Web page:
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The volcanic foundation of Dutch architecture:
Use of Rhenish tuff and trass in the Netherlands in the past two millennia

T.G. Nijland 1, R.P.J. van Hees 1, 2

1 TNO, PO Box 49, 2600 AA Delft, the Netherlands
2 Faculty of Architecture, Delft University of Technology, Delft, the Netherlands

Occasionally, a profound but distant connection between volcano and culture exists. This is the case between the volcanic Eifel region in Germany and historic construction in the Netherlands, with the river Rhine as physical and enabling connection. Volcanic tuff from the Eifel comprises a significant amount of the building mass in Dutch built heritage. Tuffs from the Laacher See volcano have been imported and used during Roman occupation (hence called Römer tuff). It was the dominant dimension stone when construction in stone revived from the 10th century onwards, becoming the visual mark of Romanesque architecture in the Netherlands. Römer tuff gradually disappeared from the market from the 12th century onwards. Early 15th century, Weiberner tuff from the Riedener caldera, was introduced for fine sculptures and cladding; it disappears from use in about a century. Late 19th century, this tuff is reintroduced, both for restoration and for new buildings. In this period, Ettringer tuff, also from the Riedener caldera, is introduced for the first time. Ground Römer tuff (Rhenish trass) was used as a pozzolanic addition to lime mortars, enabling the hydraulic engineering works in masonry that facilitated life and economics in the Dutch delta for centuries.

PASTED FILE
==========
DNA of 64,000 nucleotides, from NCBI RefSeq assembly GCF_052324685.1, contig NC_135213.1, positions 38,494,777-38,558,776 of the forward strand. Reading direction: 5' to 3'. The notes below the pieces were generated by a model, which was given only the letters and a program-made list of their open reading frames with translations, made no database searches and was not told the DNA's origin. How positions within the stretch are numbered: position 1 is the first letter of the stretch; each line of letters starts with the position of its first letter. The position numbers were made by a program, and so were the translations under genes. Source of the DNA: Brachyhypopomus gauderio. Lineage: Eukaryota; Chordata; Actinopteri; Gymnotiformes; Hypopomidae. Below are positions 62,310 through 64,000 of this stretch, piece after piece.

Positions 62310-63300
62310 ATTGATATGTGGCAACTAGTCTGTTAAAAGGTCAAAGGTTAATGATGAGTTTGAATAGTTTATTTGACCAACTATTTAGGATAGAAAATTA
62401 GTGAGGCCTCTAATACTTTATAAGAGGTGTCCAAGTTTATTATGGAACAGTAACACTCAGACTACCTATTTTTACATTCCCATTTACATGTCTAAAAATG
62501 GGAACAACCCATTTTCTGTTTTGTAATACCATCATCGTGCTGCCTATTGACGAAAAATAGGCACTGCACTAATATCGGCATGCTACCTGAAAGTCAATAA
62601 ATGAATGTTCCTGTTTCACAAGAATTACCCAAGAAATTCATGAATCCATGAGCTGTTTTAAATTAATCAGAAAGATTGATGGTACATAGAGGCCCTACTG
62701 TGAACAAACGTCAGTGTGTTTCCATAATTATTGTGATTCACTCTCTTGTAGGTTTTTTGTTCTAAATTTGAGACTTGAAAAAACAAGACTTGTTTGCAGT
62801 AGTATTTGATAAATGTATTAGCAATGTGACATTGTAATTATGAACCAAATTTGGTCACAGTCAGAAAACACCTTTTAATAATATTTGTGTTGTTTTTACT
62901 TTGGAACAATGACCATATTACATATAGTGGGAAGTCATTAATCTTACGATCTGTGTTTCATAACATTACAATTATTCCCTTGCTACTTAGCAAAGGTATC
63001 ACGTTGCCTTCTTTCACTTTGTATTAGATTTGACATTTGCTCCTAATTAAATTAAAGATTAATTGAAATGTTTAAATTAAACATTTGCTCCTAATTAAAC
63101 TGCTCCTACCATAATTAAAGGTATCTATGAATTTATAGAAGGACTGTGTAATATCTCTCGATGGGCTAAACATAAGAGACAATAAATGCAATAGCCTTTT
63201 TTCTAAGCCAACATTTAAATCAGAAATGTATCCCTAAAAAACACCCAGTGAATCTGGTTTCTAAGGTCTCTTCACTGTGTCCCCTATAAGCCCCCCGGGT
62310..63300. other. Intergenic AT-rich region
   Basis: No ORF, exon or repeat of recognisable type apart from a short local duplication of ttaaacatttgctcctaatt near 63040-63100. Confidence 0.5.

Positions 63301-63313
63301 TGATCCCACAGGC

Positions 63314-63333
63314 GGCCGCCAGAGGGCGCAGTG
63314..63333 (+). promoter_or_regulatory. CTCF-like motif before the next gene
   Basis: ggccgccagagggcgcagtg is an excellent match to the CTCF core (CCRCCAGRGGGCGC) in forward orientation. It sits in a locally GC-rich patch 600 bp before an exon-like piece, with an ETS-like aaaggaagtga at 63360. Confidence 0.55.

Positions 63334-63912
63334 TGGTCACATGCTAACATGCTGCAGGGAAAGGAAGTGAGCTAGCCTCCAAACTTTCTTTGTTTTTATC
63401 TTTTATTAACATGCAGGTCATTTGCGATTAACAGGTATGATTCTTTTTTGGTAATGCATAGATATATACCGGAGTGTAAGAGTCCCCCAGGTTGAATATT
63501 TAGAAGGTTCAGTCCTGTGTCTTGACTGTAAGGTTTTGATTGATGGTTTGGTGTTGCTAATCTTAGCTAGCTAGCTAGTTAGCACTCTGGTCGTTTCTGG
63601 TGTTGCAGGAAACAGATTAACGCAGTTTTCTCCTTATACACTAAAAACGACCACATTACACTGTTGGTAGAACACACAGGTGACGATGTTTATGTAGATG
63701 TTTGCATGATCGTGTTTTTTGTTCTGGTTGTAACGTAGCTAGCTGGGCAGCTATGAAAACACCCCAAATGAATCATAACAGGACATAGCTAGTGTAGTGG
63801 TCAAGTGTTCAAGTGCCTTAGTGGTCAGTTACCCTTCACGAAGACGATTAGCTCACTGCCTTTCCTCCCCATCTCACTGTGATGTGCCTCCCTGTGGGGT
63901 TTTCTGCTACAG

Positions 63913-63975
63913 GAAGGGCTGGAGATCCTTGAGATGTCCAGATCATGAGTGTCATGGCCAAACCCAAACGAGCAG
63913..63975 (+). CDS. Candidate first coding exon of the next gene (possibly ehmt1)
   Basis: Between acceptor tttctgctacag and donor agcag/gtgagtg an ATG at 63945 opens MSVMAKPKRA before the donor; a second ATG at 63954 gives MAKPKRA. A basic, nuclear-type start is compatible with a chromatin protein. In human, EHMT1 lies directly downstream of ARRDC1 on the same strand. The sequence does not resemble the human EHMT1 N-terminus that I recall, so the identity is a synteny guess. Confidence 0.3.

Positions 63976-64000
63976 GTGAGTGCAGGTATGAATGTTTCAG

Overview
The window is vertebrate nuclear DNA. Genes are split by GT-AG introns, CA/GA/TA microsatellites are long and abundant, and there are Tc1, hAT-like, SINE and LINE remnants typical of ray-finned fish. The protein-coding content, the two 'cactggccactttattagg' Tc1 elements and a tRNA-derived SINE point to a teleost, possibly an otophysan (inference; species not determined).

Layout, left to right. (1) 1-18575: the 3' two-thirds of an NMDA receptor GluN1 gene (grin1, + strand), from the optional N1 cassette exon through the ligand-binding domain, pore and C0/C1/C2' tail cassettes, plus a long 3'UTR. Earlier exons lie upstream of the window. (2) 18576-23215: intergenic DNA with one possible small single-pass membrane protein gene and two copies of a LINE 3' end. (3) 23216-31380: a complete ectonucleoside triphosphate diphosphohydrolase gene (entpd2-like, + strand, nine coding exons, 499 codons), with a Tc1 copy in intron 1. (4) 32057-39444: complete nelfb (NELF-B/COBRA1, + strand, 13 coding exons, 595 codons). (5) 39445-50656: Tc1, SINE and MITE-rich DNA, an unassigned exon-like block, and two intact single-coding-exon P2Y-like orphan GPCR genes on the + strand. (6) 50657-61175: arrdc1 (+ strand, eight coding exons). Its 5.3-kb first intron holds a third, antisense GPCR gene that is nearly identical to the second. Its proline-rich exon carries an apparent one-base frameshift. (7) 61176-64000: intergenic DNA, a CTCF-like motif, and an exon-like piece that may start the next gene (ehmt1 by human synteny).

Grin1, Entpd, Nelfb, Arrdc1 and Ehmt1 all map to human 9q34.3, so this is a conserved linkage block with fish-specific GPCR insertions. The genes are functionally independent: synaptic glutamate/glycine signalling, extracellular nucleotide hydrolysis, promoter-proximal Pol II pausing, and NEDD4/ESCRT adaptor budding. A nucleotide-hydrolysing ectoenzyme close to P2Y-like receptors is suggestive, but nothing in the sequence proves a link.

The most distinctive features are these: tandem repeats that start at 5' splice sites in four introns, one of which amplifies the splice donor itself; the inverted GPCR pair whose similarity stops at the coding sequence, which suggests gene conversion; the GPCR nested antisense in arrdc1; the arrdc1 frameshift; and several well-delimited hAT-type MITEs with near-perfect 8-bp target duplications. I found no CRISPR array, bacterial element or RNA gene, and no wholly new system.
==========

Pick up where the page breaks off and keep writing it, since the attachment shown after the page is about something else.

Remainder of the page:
Key words: Tuff, trass, Eifel, the Netherlands, natural stone